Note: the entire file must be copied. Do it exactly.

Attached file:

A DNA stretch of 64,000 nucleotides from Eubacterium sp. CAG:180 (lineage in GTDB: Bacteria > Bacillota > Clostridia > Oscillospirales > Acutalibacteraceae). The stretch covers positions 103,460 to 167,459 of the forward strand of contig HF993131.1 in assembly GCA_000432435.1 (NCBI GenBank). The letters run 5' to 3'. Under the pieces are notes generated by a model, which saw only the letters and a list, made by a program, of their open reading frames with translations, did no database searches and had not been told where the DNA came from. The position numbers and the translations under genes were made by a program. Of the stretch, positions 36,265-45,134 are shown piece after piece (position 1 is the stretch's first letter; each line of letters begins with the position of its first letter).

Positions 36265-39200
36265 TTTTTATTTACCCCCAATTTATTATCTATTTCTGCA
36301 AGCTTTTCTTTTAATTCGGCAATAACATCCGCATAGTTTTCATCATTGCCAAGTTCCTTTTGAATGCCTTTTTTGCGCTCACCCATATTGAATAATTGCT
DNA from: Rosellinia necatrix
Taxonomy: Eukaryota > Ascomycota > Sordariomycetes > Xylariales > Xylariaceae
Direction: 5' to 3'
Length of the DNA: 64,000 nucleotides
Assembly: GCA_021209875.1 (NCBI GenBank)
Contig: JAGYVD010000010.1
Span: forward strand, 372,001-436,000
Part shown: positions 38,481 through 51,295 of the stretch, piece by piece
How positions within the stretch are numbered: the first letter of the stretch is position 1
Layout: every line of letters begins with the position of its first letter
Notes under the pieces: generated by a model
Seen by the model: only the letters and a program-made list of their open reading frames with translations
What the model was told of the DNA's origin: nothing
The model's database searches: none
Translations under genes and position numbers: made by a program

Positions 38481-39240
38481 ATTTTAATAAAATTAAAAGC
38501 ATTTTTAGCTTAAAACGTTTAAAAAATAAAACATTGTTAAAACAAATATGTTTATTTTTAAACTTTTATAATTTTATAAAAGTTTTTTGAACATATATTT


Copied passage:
A DNA stretch of 64,000 nucleotides from Eubacterium sp. CAG:180 (lineage in GTDB: Bacteria > Bacillota > Clostridia > Oscillospirales > Acutalibacteraceae). The stretch covers positions 103,460 to 167,459 of the forward strand of contig HF993131.1 in assembly GCA_000432435.1 (NCBI GenBank). The letters run 5' to 3'. Under the pieces are notes generated by a model, which saw only the letters and a list, made by a program, of their open reading frames with translations, did no database searches and had not been told where the DNA came from. The position numbers and the translations under genes were made by a program. Of the stretch, positions 36,265-45,134 are shown piece after piece (position 1 is the stretch's first letter; each line of letters begins with the position of its first letter).

Positions 36265-39200
36265 TTTTTATTTACCCCCAATTTATTATCTATTTCTGCA
36301 AGCTTTTCTTTTAATTCGGCAATAACATCCGCATAGTTTTCATCATTGCCAAGTTCCTTTTGAATGCCTTTTTTGCGCTCACCCATATTGAATAATTGCT
DNA from: Rosellinia necatrix
Taxonomy: Eukaryota > Ascomycota > Sordariomycetes > Xylariales > Xylariaceae
Direction: 5' to 3'
Length of the DNA: 64,000 nucleotides
Assembly: GCA_021209875.1 (NCBI GenBank)
Contig: JAGYVD010000010.1
Span: forward strand, 372,001-436,000
Part shown: positions 38,481 through 51,295 of the stretch, piece by piece
How positions within the stretch are numbered: the first letter of the stretch is position 1
Layout: every line of letters begins with the position of its first letter
Notes under the pieces: generated by a model
Seen by the model: only the letters and a program-made list of their open reading frames with translations
What the model was told of the DNA's origin: nothing
The model's database searches: none
Translations under genes and position numbers: made by a program

Positions 38481-39240
38481 ATTTTAATAAAATTAAAAGC
38501 ATTTTTAGCTTAAAACGTTTAAAAAATAAAACATTGTTAAAACAAATATGTTTATTTTTAAACTTTTATAATTTTATAAAAGTTTTTTGAACATATATTT